What is leadership? This simple question has spawned dozens of theories, literally thousands of definitions and hundreds of thousands of books. However, while researchers disagree in many areas, there is one viewpoint on leadership where there is almost unanimous agreement, which is that, at its heart, leadership is about influence. Great leaders are always great persuaders.

So, how might we become more effective at influencing/persuading others?

One of the most influential thinkers on the mechanisms of persuasion is Robert Cialdini, whose classic book, Influence: The Psychology of Persuasion, became a national bestseller and listed on New York Times bestseller list and Fortune Magazine’s 100 best business books of all the time. In it, Cialdini identifies what he called the six universal principles of persuasion: reciprocity, commitment and consistency, social proof, authority, liking, and scarcity. However, this is a book that is probably more useful to marketeers than leaders.

Now, 30 years on from Influence, Cialdini has added to his previous body of work by identifying another aspect of persuasion, this time, of direct relevance and immediate value to leaders. In fact, he believes this to be the most critical of all, because it also empowers the other six: how we prepare recipients to receive a message. He calls it pre-suasion. This article explains the key elements involved.

Read the Article: How to Be a Persuasive Leader (hint: it’s about the ‘moment before’)

My Advice

I’ve worked with many leaders to help them to craft important presentations that will create the impact they desire. Without exception, these high-achieving and committed professionals already have a powerful message and carefully developed plan for delivering their content, before they bring anything to me for discussion. The area that always receives much less attention, is how to maximise the impact of what they say; however, research clearly shows that this area may be more critical than the words themselves. We all know that a poor presenter can kill even the best message.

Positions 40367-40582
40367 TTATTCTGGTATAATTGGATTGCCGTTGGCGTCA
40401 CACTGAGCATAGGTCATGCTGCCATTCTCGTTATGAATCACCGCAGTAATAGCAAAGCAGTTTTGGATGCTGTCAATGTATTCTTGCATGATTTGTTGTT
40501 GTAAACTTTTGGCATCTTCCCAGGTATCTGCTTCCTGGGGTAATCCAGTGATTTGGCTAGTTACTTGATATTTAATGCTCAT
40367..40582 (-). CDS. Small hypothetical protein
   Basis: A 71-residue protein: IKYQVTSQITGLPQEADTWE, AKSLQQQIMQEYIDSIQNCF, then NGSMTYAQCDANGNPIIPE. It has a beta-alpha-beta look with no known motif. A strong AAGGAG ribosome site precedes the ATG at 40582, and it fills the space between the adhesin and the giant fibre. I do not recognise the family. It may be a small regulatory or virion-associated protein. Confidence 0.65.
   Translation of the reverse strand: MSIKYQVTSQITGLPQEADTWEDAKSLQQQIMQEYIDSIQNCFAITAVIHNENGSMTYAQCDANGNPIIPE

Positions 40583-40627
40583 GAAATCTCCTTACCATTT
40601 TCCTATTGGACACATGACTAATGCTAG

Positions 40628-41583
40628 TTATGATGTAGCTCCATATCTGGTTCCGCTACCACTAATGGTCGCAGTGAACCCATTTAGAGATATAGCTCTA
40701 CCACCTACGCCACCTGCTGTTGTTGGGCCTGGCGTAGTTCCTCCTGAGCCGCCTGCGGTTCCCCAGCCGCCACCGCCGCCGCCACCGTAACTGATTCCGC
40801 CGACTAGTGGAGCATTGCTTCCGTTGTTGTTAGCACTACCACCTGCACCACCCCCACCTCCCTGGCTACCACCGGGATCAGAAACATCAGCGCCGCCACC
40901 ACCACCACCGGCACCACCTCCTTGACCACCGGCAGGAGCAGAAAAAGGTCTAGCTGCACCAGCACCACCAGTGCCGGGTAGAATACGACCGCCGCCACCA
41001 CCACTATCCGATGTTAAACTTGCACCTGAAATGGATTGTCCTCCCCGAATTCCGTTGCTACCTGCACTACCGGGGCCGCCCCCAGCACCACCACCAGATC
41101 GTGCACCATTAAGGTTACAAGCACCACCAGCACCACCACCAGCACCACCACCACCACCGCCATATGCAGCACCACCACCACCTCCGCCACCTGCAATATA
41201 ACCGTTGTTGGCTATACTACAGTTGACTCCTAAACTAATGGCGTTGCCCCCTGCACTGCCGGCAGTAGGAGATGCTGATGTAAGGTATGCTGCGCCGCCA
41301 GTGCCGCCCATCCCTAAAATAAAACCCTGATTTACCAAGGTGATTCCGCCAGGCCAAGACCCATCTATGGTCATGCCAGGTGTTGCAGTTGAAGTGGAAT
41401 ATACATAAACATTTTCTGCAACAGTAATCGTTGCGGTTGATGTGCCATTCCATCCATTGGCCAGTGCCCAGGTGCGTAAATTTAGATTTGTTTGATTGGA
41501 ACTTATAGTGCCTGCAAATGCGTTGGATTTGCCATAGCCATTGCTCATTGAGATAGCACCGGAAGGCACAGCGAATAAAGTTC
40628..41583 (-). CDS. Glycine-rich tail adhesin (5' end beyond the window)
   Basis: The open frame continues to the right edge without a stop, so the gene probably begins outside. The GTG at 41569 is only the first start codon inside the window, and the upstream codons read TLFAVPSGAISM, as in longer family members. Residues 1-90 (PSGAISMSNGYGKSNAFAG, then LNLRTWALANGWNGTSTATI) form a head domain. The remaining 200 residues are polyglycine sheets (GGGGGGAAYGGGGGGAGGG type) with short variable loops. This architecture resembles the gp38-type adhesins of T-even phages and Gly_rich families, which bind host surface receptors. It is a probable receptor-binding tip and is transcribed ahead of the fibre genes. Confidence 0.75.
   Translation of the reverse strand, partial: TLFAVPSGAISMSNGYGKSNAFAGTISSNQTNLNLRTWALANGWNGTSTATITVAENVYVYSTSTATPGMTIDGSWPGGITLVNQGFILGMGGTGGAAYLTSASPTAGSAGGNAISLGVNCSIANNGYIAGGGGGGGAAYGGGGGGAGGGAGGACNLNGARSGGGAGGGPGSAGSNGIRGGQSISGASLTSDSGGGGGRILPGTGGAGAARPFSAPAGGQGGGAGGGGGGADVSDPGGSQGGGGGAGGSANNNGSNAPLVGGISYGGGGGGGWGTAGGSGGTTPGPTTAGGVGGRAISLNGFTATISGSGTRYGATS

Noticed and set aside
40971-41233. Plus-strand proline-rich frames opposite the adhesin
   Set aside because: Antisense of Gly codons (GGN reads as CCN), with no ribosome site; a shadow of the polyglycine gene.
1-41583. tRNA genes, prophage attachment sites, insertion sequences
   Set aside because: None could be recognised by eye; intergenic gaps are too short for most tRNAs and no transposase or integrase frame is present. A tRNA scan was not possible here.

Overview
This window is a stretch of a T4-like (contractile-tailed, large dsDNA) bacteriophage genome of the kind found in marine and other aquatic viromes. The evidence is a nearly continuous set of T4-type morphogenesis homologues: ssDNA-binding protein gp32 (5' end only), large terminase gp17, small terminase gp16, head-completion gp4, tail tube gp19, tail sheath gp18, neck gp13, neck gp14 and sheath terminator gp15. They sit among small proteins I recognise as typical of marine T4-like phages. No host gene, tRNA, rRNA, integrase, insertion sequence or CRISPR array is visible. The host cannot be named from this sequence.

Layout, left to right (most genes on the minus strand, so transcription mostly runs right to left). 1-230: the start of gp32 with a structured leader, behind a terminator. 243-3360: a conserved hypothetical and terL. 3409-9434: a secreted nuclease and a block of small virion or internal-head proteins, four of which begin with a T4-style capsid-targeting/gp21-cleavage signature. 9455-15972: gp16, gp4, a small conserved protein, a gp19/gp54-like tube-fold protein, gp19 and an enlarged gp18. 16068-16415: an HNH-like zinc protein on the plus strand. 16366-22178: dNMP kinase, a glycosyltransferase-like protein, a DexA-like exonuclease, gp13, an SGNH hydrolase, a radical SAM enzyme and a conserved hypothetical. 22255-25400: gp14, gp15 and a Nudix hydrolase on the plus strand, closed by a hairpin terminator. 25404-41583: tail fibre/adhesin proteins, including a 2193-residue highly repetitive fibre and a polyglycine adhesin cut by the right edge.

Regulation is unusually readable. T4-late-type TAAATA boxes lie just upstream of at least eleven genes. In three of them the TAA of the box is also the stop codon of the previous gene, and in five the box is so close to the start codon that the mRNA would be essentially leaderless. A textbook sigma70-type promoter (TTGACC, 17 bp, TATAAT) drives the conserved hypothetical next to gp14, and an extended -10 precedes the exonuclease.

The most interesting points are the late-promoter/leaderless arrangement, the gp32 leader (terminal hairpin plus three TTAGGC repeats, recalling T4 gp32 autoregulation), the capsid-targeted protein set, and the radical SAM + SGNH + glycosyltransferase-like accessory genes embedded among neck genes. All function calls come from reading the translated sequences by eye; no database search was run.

This principle is also true in any other communication or interaction where you have a goal of influencing another person. I love the example in this article of the degree to which an image, when presented alongside identical information, greatly improved the performance of call centre volunteers. Emotion matters. Attention matters. And both can be greatly enhanced by giving some of your own attention to the softer aspects of your communication, particularly those that impact the state of mind of the people you are speaking to. The principles in this article provide a great starting point.